FOR IMMEDIATE RELEASE
Women go ‘wild’ in the fight against multiple sclerosis
COLEBROOK, Conn. —Anyone who gets the wrong idea from the name "Women Gone Wild," be forewarned: It’s not that kind of event. Yes, these women will be armed, but not with just their good looks.
Women Gone Wildis for women interested in learning about the outdoors. Registration includes classes on fishing, hiking, tracking, archery, trap shooting, emergency first aid and more. Money raised from the event will benefit the National Multiple Sclerosis Society, Connecticut Chapter and the more than 6,000 Connecticut residents who live with the devastating effects of MS.
"The MS Society is an organization that’s close to my heart," said Jennifer Zordan, the event’s organizer. The 38-year-old was diagnosed with MS in 2000 — six weeks before her wedding.
"Multiple sclerosis affects everybody in one way or another, and I want to help fight back," she said.
Multiple sclerosis is a chronic and often disabling disease of the central nervous system. There currently is no cure. Symptoms can include, among other things, numbness in the limbs, difficulties with vision and speech, stiffness and, in some more severe cases, total paralysis. The progress, severity and specific symptoms of MS in any one person cannot be predicted.
For Zordan — a Torrington, Conn., resident — the disease began as a tingle here, some numbness there. Now Zordan’s mobility is so severely restricted that some days she needs her wheelchair to go down the driveway to get the mail. For this woman who has always loved the outdoors, the disease has restricted how she pursues her passion. In particular, it has prevented her from getting out in the woods.
"I don’t personally hunt because I can’t get out there," said Zordan. "Any distance walking puts me in my wheelchair. Otherwise I’d be enjoying a multitude of outdoor experiences everywhere I could: in Canada, in Montana — I would even be happy to get out into my own 40-acre back yard."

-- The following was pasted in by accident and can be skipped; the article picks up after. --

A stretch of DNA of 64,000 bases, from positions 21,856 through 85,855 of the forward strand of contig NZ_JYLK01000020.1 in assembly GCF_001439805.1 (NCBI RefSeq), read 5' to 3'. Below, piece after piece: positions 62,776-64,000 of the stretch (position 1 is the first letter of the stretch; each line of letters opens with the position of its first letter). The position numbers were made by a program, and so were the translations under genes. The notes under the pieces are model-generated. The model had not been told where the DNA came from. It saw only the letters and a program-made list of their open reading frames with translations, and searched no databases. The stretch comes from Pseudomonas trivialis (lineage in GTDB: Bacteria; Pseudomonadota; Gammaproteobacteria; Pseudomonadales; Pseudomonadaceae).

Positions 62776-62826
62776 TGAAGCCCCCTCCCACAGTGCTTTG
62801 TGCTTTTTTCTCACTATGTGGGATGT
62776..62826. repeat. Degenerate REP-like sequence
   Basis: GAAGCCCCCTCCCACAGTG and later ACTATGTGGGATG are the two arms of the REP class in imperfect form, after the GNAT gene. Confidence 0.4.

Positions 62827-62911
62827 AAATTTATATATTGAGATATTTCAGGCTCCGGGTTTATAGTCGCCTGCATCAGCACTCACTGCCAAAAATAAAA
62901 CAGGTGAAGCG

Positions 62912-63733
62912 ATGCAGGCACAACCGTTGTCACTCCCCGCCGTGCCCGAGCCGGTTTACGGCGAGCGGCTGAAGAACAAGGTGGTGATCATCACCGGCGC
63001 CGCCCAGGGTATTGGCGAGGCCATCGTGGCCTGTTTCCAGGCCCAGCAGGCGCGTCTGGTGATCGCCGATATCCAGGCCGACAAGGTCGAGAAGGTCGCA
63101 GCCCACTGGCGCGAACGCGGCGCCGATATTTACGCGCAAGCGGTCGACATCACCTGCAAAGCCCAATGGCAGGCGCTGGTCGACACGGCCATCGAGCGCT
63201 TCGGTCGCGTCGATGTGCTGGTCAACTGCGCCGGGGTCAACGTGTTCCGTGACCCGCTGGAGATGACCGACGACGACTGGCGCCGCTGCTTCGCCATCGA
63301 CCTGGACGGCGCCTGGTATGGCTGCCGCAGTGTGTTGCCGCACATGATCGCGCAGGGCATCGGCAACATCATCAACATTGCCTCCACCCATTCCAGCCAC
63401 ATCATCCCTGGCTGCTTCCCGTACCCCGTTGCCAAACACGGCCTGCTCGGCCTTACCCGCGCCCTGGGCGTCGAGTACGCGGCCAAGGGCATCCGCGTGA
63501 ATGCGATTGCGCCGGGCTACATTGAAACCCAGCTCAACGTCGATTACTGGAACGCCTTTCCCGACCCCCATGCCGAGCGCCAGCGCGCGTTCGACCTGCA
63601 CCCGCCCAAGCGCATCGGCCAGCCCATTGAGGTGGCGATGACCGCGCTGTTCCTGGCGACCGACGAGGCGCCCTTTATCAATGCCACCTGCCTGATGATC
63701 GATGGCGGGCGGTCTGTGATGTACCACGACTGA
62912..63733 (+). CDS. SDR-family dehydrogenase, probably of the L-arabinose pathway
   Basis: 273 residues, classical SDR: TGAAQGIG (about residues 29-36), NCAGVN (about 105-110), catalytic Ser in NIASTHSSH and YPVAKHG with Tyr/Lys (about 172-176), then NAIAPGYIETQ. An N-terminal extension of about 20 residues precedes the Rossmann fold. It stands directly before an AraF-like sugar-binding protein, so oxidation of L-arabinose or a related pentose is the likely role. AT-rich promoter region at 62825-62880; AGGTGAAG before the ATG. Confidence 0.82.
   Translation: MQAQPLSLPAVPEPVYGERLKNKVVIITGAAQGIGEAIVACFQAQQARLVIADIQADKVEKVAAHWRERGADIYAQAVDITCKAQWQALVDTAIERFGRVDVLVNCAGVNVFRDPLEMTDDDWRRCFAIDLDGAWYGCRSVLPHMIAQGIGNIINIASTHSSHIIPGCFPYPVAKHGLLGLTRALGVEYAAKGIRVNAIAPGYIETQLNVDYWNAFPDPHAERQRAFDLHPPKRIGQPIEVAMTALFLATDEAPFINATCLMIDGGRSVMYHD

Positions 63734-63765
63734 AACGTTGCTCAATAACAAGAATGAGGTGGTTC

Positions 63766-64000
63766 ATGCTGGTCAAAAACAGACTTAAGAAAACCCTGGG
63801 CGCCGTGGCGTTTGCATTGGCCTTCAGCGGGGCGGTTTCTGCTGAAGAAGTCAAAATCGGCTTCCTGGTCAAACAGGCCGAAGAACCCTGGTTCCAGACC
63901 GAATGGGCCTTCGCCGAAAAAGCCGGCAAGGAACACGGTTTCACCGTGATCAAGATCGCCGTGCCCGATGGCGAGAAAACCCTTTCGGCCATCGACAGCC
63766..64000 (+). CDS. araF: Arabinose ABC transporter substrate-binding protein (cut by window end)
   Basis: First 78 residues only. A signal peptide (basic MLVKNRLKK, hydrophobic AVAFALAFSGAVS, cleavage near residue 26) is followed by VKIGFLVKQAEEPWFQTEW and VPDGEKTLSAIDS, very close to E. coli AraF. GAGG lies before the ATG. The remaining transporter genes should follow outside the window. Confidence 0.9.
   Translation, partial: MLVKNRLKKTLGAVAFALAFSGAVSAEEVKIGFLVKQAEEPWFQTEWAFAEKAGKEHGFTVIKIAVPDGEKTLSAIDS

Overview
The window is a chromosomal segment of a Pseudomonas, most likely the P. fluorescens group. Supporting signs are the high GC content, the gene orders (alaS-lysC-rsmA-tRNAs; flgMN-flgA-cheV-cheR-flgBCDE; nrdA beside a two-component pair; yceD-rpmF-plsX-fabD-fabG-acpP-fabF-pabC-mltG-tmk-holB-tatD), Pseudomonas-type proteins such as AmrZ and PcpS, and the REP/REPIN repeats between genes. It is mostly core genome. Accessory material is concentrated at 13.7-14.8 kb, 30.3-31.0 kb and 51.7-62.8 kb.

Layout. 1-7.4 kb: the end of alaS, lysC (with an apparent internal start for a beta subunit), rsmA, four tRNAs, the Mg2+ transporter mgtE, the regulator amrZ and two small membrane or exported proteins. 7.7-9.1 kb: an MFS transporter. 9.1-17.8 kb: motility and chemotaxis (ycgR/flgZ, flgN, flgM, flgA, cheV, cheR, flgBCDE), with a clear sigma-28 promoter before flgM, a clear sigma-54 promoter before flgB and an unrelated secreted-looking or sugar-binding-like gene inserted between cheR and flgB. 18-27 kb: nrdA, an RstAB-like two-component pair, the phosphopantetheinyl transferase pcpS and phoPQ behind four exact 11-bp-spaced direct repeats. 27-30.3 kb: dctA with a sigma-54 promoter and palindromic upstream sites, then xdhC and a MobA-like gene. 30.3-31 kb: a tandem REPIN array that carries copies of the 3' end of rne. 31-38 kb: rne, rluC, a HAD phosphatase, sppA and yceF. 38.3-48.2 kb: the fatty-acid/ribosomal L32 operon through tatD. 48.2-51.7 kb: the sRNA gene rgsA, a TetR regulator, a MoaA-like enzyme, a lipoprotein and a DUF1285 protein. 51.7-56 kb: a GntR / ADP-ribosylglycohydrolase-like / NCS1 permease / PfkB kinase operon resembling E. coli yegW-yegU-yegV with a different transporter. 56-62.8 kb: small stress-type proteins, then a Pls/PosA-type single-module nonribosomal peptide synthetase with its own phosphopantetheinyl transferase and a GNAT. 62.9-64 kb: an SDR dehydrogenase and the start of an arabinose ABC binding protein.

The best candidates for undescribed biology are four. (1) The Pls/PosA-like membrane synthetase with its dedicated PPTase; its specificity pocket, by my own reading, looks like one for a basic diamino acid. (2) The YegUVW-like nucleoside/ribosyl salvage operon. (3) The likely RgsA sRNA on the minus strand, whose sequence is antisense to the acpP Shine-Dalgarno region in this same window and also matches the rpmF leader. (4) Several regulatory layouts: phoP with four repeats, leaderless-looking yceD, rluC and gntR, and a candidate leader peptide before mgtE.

But Zordan still chooses to actively pursue her passion in the areas still open to her. She became an NRA-licensed pistol safety instructor and joined the Northwest Connecticut Sportsmen's Association in Colebrook, Conn., where shooting ranges and clubhouse are fully accessible.
Zordan also chooses to help other women develop an appreciation for conservation and natural resources through events like Women Gone Wild. All classes at the event are overseen by trained and certified instructors, and an emphasis is put on safety at all times, she said.
"I introduce women to shooting sports," she said. "The majority of people at Women Gone Wild are first-timers."
Last year’s event drew 25 participants from all walks of life, including women in their late 60s and early 70s. Watching these women become more confident and skilled is part of the fun, said Zordan.
"These women are so far out of their own element, but by the end of the day you could see the sense of empowerment in their faces," she said.
Women Gone Wild, hosted by Northwest Connecticut Sportsmen's Association, will take place Sunday, June 1, on the NWCSA’s 90-acre grounds in Colebrook. The registration fee is $50, with a 10-percent discount to those who register before May 10. Each participant will receive four 90-minute classes of her choice. There will also be a demonstration by Raptor Rehab of Canton, Conn., which will have live birds on display. All proceeds from the registration fee, as well as money raised in a silent auction and raffle, will benefit the Connecticut Chapter.
Zordan is thrilled that her event can do double-duty, opening the world of outdoor sports to more women, and raising money to find a cure for multiple sclerosis.
"Right now we’re not armed with the right stuff to fight back against MS. I hope that events like Women Gone Wild can help change that, and improve the lives of other people, like me, living with the devastating effects of multiple sclerosis," she said.
CUTLINE:Introduction to Rifle is one of the courses being offered at this year’s Women Gone Wild event taking place Sunday, June 1. The event is a fundraiser for the National Multiple Sclerosis Society, Connecticut Chapter, with money going to fund programs and services for the more than 6,000 people in Connecticut living with MS.